By drawing a 2nd or 3rd card, players can reveal conditions and influences that further define their terrains.

Gameplay continues in the same manner as before, with each player shifting between the roles of suspect and witness, contributing and affecting testimonies that build on the events that were established in act one.

When each character has concluded their testimony, the act ends.

ARTICLE III

As before, gameplay rotates clockwise to the next player who becomes a suspect, and continues until each character has provided statements or altered testimonies as both suspect and witness.

In act three, the players take turns constructing their incursions. There are four different archetypes: family, military, nobility, and tribunal. At the beginning of the act, each player draws a 1st card and refers to the world blueprint chart to build an incursion.

With the drawing a 2nd or 3rd card, players can further define their incursions by revealing  disruptions and perceptions.

Again each player shifts between the roles of suspect and witness, contributing and affecting testimonies that build on the events that were established in acts one and two.

When each character has concluded their testimony, act three ends.

ARTICLE IV

In the final act, gameplay rotates clockwise to the next player who becomes a suspect, and continues until each character has provided statements or affected testimonies as both suspect and witness.

Act four has the characters taking turns to construct their judgements. There are four different archetypes: allegiance, condemn, pardon, and treachery. At the start of the act, each player draws a 1st card and refers to the world blueprint chart to build a judgment.

By drawing a 2nd or 3rd card, players can further define their judgments by revealing impressions and reflections.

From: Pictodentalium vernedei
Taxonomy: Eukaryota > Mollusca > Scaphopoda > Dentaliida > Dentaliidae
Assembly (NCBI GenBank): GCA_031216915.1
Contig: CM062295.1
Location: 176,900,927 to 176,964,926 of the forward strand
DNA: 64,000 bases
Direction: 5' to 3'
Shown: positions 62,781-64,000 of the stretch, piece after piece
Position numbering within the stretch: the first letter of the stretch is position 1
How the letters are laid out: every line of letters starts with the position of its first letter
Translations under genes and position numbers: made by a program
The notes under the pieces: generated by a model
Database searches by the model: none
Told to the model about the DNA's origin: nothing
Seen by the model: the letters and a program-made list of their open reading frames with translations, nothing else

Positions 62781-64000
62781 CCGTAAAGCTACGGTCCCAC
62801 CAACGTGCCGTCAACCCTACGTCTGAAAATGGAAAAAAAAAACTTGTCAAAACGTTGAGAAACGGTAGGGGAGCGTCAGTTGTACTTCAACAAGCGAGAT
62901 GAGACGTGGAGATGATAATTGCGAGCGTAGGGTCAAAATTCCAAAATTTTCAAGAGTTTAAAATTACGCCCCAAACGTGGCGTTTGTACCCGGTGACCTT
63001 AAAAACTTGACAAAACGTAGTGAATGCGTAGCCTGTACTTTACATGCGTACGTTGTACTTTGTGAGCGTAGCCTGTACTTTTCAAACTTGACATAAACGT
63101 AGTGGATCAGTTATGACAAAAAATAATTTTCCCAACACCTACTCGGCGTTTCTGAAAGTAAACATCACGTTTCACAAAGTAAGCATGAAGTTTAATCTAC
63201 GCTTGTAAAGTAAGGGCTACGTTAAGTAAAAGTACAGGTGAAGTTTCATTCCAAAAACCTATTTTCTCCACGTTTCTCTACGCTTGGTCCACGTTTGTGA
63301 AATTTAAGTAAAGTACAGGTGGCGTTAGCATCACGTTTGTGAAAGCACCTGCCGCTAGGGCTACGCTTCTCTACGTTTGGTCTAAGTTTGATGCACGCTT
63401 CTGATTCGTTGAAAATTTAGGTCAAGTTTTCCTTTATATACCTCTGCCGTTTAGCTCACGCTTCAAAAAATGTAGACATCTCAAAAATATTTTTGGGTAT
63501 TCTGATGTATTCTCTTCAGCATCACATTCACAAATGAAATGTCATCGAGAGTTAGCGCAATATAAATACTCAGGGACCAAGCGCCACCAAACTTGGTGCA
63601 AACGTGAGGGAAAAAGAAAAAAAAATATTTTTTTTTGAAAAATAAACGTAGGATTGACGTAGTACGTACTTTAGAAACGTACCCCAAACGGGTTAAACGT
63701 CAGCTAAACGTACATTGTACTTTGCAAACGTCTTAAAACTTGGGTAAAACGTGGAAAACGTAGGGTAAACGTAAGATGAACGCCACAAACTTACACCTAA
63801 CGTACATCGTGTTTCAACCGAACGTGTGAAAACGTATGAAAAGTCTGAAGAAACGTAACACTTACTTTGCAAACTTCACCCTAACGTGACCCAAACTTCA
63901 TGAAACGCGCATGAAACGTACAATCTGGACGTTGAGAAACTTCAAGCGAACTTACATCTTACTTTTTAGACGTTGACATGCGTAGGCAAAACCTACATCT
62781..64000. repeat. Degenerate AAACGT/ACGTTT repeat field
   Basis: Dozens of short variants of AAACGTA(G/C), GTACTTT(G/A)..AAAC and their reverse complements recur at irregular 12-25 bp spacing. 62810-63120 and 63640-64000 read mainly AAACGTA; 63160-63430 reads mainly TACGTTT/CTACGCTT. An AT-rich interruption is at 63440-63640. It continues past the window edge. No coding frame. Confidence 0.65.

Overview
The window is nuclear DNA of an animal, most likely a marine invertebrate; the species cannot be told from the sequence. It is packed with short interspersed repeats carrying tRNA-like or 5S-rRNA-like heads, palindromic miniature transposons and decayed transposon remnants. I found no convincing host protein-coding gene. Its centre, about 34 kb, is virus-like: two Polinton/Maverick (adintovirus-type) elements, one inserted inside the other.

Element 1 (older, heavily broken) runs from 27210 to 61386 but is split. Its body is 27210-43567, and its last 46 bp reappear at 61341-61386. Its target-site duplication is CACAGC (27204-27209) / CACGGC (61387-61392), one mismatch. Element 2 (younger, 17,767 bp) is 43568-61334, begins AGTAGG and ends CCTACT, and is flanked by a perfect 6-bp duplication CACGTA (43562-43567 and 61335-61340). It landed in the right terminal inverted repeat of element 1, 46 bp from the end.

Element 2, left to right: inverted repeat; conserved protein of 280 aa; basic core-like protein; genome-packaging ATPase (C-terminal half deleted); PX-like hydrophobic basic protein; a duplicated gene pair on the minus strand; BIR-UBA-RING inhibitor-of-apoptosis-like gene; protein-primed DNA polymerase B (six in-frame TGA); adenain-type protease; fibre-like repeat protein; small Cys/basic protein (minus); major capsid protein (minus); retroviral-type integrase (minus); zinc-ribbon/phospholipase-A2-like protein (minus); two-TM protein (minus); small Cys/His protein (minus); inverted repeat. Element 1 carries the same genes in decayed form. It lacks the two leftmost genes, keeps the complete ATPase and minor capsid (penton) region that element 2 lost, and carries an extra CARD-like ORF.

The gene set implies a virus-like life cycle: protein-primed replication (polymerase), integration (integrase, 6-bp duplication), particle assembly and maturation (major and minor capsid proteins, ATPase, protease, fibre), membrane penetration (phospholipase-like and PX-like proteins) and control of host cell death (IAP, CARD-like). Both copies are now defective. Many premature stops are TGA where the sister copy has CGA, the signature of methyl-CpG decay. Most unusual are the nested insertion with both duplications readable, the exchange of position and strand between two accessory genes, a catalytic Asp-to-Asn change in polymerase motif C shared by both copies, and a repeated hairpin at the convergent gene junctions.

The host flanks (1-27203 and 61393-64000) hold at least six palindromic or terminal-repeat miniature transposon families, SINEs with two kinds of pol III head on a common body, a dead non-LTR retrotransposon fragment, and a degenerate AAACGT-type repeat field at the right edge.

Each player shifts between the roles of suspect and witness, weighing the outcome of the changes to acts one and two that were made by the incursions of acts three.

When each character has offered a final testimony, the game concludes.

CLOSING ENDORSEMENT

Acts of Liberty takes place in a sandbox storytelling environment where the characters stand accused of crimes. Over the course of four acts, they can reveal or alter evidence and testimonies that create a complex and interconnected drama.

AMENDMENTS

In addition, the game also includes:

  • Super Elements, global constructs that affect all narratives.
  • 4 optional gameplay expanding rules.

JUDICIAL REVIEW

It’s a subtle yet compelling tabletop game. Explore the court of the Council, and witness the dark crucible of justice that threatens the birth of democracy in early America.

Acts of Liberty is available now on Amazon.

Copyright © 2017 James Glover and 1000mg Games. All rights reserved.

Year In Review

As 2016 comes to a close, I’m sipping a cold Black Cherry Original New York Seltzer and reflecting on the events that have filled up this year.

It’s been a wonderful and, at times, difficult journey.